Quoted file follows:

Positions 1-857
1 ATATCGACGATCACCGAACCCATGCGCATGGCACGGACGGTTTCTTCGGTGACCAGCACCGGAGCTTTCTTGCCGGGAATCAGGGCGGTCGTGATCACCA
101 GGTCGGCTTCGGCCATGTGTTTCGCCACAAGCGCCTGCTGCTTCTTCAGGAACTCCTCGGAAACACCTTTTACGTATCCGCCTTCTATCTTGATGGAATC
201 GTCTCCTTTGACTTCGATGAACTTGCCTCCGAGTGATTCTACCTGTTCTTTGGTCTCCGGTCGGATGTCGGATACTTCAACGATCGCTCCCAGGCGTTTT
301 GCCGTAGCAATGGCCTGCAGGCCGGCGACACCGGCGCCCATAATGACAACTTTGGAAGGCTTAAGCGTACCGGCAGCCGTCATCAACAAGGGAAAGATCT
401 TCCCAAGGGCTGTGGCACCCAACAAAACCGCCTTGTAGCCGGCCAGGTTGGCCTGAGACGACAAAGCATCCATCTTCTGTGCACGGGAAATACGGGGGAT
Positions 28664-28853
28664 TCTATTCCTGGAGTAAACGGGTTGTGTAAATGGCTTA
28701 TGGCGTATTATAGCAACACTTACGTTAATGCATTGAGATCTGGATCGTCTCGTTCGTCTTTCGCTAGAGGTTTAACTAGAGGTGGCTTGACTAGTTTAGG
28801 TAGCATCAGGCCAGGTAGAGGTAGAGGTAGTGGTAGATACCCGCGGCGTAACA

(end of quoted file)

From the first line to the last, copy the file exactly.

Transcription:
Positions 1-857
1 ATATCGACGATCACCGAACCCATGCGCATGGCACGGACGGTTTCTTCGGTGACCAGCACCGGAGCTTTCTTGCCGGGAATCAGGGCGGTCGTGATCACCA
101 GGTCGGCTTCGGCCATGTGTTTCGCCACAAGCGCCTGCTGCTTCTTCAGGAACTCCTCGGAAACACCTTTTACGTATCCGCCTTCTATCTTGATGGAATC
201 GTCTCCTTTGACTTCGATGAACTTGCCTCCGAGTGATTCTACCTGTTCTTTGGTCTCCGGTCGGATGTCGGATACTTCAACGATCGCTCCCAGGCGTTTT
301 GCCGTAGCAATGGCCTGCAGGCCGGCGACACCGGCGCCCATAATGACAACTTTGGAAGGCTTAAGCGTACCGGCAGCCGTCATCAACAAGGGAAAGATCT
401 TCCCAAGGGCTGTGGCACCCAACAAAACCGCCTTGTAGCCGGCCAGGTTGGCCTGAGACGACAAAGCATCCATCTTCTGTGCACGGGAAATACGGGGGAT
Positions 28664-28853
28664 TCTATTCCTGGAGTAAACGGGTTGTGTAAATGGCTTA
28701 TGGCGTATTATAGCAACACTTACGTTAATGCATTGAGATCTGGATCGTCTCGTTCGTCTTTCGCTAGAGGTTTAACTAGAGGTGGCTTGACTAGTTTAGG
28801 TAGCATCAGGCCAGGTAGAGGTAGAGGTAGTGGTAGATACCCGCGGCGTAACA